The Missionary Review of the World has described South America as THE DARKEST LAND. That I have been able to penetrate into part of its unexplored interior, and visit tribes of people hitherto untouched and unknown, was urged as sufficient reason for the publishing of this work. In perils oft, through hunger and thirst and fever, consequent on the many wanderings in unhealthy climes herein recorded, the writer wishes publicly to record his deep thankfulness to Almighty God for His unfailing help. If the accounts are used to stimulate missionary enterprise, and if they give the reader a clearer conception of and fuller sympathy with the conditions and needs of those South American countries, those years of travel will not have been in vain.

"Of the making of books there is no end," so when one is acceptably received, and commands a ready sale, the author is satisfied that his labor is well repaid. The 4th edition was scarcely dry when the Consul-General of the Argentine Republic at Ottawa ordered a large number of copies to send to the members of his Government. Much of it has been translated into German, and I know not what other languages. Even the Catholic Register of Toronto has boosted its sale by printing much in abuse of it, at the same time telling its readers that the book "sold like hot cakes." A wiser editor would have been discreet enough not to refer to "Through Five Republics on Horseback." His readers bought it, and - had their eyes opened, for the statements made in this work, and the authorities quoted, are unanswerable.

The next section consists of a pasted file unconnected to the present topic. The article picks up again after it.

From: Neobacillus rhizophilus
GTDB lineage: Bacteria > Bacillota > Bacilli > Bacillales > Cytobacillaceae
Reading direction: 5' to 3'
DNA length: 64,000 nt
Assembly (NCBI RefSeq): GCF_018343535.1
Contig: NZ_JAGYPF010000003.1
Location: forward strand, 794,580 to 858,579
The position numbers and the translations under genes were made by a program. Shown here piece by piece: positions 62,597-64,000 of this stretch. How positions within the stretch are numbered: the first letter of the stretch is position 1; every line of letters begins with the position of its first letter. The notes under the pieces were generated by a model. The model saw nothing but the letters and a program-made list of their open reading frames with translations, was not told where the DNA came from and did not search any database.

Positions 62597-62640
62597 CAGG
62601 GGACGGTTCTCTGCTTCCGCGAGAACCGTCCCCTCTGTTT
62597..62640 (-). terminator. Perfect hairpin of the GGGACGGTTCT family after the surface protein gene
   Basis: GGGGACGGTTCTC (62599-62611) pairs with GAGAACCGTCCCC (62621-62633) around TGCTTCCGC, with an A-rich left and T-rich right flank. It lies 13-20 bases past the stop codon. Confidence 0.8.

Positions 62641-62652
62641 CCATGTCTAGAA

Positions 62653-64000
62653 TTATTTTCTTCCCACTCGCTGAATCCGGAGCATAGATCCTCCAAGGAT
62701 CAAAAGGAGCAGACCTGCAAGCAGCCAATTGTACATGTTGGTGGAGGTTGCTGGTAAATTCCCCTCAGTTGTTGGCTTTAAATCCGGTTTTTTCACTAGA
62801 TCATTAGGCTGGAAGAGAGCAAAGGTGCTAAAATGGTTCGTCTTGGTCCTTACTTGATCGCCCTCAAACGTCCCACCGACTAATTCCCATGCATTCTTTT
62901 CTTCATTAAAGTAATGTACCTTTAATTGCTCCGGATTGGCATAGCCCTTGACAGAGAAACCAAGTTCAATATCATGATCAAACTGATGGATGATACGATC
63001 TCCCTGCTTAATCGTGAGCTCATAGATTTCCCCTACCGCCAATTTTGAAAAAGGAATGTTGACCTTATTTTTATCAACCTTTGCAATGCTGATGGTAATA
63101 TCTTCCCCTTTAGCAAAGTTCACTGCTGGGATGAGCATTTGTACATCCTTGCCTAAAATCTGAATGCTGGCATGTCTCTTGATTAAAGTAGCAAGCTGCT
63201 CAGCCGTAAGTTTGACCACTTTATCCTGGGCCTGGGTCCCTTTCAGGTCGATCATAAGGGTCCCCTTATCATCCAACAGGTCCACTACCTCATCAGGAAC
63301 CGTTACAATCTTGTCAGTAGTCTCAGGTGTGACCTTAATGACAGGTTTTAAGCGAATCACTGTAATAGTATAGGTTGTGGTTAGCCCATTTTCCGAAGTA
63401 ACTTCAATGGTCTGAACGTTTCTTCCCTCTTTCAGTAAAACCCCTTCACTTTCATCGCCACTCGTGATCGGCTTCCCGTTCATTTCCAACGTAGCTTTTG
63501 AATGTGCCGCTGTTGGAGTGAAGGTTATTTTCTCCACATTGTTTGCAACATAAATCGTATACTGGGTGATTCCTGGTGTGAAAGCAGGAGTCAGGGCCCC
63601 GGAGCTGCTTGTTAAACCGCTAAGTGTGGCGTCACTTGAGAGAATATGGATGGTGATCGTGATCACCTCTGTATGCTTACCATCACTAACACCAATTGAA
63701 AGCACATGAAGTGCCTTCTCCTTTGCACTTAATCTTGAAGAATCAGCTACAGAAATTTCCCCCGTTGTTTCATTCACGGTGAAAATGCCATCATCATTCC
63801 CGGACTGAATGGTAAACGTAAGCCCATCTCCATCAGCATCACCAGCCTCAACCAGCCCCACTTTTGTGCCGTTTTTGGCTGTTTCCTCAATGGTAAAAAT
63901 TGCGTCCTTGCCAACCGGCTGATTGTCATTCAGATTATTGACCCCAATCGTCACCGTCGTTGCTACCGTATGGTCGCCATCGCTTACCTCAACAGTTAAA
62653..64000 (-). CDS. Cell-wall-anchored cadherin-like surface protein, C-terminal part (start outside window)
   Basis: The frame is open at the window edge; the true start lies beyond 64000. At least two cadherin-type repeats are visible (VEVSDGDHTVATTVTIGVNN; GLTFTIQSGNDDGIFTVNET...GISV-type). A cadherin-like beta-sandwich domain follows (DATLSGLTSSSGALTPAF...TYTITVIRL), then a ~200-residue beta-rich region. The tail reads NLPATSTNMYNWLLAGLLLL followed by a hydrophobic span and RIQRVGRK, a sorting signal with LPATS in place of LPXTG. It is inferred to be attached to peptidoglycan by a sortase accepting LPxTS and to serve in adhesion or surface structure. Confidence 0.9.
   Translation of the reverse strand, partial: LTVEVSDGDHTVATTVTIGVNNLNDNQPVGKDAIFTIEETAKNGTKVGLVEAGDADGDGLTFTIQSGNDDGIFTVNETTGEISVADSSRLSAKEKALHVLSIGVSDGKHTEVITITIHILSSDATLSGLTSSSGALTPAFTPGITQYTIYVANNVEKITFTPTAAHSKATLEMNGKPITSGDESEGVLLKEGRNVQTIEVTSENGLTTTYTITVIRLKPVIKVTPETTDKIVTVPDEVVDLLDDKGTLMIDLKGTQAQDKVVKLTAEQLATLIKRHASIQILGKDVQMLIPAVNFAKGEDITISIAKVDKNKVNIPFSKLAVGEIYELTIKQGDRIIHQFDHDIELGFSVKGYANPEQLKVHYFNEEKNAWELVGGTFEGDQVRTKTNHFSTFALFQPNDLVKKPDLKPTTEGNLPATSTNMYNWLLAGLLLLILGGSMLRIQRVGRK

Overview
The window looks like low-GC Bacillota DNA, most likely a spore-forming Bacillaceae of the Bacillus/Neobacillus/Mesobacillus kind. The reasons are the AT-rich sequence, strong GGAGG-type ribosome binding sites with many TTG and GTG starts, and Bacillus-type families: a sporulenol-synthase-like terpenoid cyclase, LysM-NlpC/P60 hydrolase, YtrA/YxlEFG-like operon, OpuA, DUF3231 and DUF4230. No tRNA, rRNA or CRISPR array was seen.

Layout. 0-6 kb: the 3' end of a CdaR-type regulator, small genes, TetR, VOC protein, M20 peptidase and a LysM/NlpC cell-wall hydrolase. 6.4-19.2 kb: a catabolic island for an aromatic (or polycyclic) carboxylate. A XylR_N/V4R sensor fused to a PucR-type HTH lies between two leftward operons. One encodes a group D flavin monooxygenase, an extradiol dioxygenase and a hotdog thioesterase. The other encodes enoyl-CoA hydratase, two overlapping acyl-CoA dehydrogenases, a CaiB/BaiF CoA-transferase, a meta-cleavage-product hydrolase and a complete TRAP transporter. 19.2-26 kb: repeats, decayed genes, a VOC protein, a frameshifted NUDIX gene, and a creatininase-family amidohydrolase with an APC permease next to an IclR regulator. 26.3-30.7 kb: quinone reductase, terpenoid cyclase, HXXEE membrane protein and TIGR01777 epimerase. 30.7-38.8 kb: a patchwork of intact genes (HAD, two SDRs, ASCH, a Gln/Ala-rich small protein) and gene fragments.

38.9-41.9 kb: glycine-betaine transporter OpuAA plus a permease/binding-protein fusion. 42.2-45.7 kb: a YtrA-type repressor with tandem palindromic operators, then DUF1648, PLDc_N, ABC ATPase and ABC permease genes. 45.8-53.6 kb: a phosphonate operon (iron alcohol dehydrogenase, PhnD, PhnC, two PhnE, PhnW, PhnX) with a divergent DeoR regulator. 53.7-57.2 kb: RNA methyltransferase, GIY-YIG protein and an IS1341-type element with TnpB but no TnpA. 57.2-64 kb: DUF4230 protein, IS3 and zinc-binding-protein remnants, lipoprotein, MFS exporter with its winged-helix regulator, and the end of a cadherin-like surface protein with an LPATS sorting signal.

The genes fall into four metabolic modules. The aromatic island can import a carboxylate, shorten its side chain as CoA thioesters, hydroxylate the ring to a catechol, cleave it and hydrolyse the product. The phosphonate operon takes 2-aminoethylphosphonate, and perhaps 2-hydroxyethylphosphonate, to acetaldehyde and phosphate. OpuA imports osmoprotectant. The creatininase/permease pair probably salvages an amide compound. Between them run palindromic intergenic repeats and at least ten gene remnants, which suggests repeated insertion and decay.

Seeing that there is such an alarming ignorance regarding Latin America, I have, for this edition, written an Introductory Chapter on South America, and also a short Foreword especially relating to each of the Five Republics here treated. As my portrayal of Romanism there has caused some discussion, I have, in those pages, sought to incorporate the words of other authorities on South American life and religion.

That the following narratives, now again revised, and sent forth in new garb, may be increasingly helpful in promoting knowledge, is the earnest wish of the author.

G. W. R.

Toronto, Ont.